GT4 long gearing: unveiling overlooked aspects

Beyond the gears: a dance of power and precision

Porsche Gt4 Manual Gear Interior

At one point, I found myself devouring every Cayman GT4 review out there. Surprisingly, a cacophony of complaints echoed through the reviews; mainly about the long gearing. Strangely, though, noone bothered to dive into any technically-oriented arguments. It was as if they were all reading from the same script. The consensus seemed to be more about the fear of a speeding ticket or imminent incarceration before even hitting the third gear. It left me pondering whether folks were considering the Cayman GT4 not for its performance but for the sheer thrill of hovering right at the edge of the speed limit.

The gear ratios have maintained their length, unchanged since the 987.2 and seamlessly continuing through three generations. Now, let’s take a closer look at the details.

Not a single word was dedicated to discussing engine graphs or the ideal power on upshifting.

Embracing the thrill of manual transmission on the scenic curves of Passo Val Gardena in the Dolomites for an unforgettable driving experience!

Gearing up for a Dolomite dance

After bonding with my GT4 for a couple of years, I’ve come to realize that the gearing is more like a secret dance move than a technical quirk. Picture this: winding through the enchanting Italian Dolomites, my personal stress-free zone for the past 15 years. It’s like the car whispers, “Let’s tango!” as I joyfully navigate those twists and turns in second gear with both hands tightly gripping the racetex for dear life. First gear? Oh, that’s reserved for the grand exit from hairpin turns, but hey, even a GT3 would nod in approval. It’s not just driving; it’s orchestrating a symphony of speed with a dash of quirky elegance!

A quest for the perfect gear

During my earlier mountain escapades across Europe in my trusty BMW, I frequently encountered the familiar scenario of hitting the rev limiter in second gear. Upshifting to third gear, however, often left me yearning for more power, a sentiment exacerbated by the fact that the BMW had comparatively less horsepower – not exactly the ideal companion when conquering passes that climb up to 2500 meters.

In these uphill struggles, I couldn’t help but ponder the virtues of a lengthier second gear within the peak power range versus the potential downsides of shorter gears causing revs to drop at less-than-ideal moments. It all boils down to the delicate interplay of gears and power delivery, where finding the sweet spot becomes an ongoing quest – whether you’re joyriding on B roads or burning rubber on a racetrack.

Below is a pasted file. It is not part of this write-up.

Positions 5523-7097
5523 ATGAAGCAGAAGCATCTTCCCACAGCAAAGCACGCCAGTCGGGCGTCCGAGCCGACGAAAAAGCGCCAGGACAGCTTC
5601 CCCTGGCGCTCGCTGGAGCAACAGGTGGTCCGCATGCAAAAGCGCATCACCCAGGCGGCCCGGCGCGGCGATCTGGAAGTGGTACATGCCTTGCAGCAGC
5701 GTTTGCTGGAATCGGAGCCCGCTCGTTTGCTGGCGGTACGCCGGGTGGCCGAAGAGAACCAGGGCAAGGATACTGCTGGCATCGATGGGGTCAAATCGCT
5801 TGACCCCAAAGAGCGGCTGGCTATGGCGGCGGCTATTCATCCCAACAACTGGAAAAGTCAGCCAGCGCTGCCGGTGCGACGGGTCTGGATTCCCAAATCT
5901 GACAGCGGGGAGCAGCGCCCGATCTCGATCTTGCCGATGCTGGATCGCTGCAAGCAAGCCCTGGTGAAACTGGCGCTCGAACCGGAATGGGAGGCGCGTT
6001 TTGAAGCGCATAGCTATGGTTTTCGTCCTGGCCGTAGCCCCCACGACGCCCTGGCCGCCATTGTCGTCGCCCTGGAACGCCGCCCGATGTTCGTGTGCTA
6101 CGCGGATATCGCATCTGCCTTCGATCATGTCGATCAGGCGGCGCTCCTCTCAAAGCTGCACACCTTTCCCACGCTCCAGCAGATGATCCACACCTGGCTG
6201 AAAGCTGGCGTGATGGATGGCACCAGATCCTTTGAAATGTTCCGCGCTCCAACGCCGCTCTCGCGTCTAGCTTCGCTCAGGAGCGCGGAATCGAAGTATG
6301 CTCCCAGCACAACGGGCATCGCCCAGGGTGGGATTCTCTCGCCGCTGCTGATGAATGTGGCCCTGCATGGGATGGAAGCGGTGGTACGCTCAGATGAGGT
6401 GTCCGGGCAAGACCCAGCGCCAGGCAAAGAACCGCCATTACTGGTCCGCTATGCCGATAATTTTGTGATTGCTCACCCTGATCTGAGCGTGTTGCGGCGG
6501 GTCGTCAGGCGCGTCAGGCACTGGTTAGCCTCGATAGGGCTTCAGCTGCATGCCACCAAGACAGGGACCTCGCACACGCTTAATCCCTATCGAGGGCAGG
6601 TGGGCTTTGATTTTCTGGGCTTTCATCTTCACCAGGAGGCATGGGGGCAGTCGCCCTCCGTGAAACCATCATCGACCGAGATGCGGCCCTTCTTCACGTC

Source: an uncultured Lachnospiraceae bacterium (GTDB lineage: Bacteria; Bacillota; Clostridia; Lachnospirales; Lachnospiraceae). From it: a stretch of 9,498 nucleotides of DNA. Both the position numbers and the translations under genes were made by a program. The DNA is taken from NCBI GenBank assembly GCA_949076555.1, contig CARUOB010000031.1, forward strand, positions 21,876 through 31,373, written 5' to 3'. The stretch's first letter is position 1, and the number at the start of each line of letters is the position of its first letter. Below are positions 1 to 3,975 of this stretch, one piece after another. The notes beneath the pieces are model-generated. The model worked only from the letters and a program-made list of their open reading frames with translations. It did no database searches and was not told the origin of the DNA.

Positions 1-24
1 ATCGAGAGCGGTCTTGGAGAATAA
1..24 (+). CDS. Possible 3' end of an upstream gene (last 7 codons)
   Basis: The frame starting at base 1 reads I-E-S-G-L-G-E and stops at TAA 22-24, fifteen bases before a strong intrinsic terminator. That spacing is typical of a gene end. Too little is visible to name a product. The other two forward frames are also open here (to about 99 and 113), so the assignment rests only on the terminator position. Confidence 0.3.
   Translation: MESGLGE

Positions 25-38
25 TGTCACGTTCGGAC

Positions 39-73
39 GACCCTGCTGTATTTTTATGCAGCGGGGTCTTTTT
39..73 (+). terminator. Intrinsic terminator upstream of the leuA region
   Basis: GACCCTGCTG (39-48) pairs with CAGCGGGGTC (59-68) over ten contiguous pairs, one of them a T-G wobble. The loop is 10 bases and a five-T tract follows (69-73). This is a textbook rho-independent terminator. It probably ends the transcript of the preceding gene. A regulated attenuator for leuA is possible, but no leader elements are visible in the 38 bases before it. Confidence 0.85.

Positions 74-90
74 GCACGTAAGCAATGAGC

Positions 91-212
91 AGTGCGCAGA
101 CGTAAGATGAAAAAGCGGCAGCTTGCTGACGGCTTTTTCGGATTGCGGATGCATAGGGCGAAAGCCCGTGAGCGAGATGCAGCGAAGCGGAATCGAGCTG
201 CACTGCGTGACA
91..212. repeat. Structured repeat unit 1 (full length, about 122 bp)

I couldn’t resist considering the benefits of a second gear with a more extended range in the peak power zone.

Taking control: Grasping the essence of a manual gearbox. (Photo: Porsche)

Power play and delivery

Examining the Boxster/Cayman power curves, one can observe differences when comparing the 3.4, 3.8, and 4.0-liter (9A2 EVO) engines. The latter features a 35% increase in power compared to the 987.2 and demonstrates a very linear power delivery. This implies that a larger and more powerful engine can effectively handle longer gear ratios with greater ease, so it’s safe to assume it might be less relevant where the revs land. Deman’s gearing may be shorter, giving the GT4 an extra beefy punch, but it’s still much shorter as the original GT3 gearing.


992 GT3 982 GT4 981 GT4 Deman 996.2 GT3
gear km/h @9000 rpm km/h @8000 rpm km/h @7900 rpm km/h @8200 rpm
1 82,53 80,22 79,28 74,60
2 130,03 136,18 120,48 132,54
3 179,93 188,33 166,07 182,67
4 230,95 234,99 209,78 235,50
5 286,55 279,52 252,14 284,96
6 351,68 327,83 311,83 333,68

718gt4 9a2evo Engine Graph

Automatic vs. manual

The majority of Porsches purchased in the past decade come equipped with automatic transmission. The PDK (Porsche Doppelkupplung) surpasses manual transmission in terms of speed and overall performance. Additionally, it features shorter gear ratios, meaning that switching to a car with a manual transmission might create a sensation of reduced power and require more time to shift through all the gears. This might clarify why certain individuals could think the manual gear ratios feel longer than they actually are. Taking a look at the table above we can see that ratios  haven’t undergone significant changes over the years.

What about the GT3?

The gearing of the GT3 4.0 isn’t short either (refer to the comparison), yet there has never been any complaints about it. More power is undoubtedly helpful but let’s time travel 20 years. The gearing of a 380 HP 996 GT3 is longer compared to the 991/992 GT3 and there have been no complaints on that front either.

The car slyly whispers, “Fancy a tango?” as I gleefully waltz through those bends in second gear, clutching the wheel with a death grip.

Thrills at every turn: conquering the breathtaking Passo Giau.